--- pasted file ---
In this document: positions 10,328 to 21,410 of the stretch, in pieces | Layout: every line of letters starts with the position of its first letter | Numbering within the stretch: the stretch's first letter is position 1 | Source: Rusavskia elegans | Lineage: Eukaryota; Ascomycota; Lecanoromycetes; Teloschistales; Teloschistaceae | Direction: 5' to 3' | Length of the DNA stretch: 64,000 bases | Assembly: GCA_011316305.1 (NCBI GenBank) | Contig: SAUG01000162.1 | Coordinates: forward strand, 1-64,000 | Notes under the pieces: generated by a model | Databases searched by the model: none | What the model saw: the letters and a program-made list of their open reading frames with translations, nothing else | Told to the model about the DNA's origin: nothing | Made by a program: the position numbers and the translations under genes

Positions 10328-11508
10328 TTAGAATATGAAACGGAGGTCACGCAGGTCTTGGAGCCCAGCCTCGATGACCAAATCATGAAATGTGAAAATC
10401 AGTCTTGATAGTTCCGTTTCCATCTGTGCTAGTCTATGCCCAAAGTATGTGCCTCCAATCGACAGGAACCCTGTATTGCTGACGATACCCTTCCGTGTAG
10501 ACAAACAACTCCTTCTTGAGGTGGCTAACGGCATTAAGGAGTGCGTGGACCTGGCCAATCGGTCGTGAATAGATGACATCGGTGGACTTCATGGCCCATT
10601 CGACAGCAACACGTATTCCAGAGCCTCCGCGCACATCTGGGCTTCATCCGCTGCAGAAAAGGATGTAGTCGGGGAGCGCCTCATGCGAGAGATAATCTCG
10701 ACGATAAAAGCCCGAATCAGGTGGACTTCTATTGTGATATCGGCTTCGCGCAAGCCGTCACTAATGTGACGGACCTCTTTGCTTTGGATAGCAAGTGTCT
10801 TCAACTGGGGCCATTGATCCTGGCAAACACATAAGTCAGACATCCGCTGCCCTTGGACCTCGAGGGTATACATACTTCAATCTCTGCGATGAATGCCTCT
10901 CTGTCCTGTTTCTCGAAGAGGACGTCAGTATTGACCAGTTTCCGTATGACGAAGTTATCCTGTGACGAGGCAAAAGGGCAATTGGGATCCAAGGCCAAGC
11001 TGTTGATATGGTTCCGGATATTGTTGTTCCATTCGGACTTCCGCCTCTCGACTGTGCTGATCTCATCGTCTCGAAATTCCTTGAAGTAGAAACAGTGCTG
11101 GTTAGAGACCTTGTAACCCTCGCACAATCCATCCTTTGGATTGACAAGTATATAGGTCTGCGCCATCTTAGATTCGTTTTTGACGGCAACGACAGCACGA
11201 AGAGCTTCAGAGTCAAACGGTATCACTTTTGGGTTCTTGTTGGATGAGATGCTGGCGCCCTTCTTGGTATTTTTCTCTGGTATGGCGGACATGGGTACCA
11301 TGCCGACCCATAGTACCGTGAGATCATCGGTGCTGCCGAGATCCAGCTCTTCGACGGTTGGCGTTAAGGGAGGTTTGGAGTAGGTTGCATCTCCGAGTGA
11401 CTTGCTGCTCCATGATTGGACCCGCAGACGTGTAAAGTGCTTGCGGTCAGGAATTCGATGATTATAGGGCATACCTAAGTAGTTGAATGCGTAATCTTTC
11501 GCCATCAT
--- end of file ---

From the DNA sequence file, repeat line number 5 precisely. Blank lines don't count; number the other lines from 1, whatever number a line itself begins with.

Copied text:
10501 ACAAACAACTCCTTCTTGAGGTGGCTAACGGCATTAAGGAGTGCGTGGACCTGGCCAATCGGTCGTGAATAGATGACATCGGTGGACTTCATGGCCCATT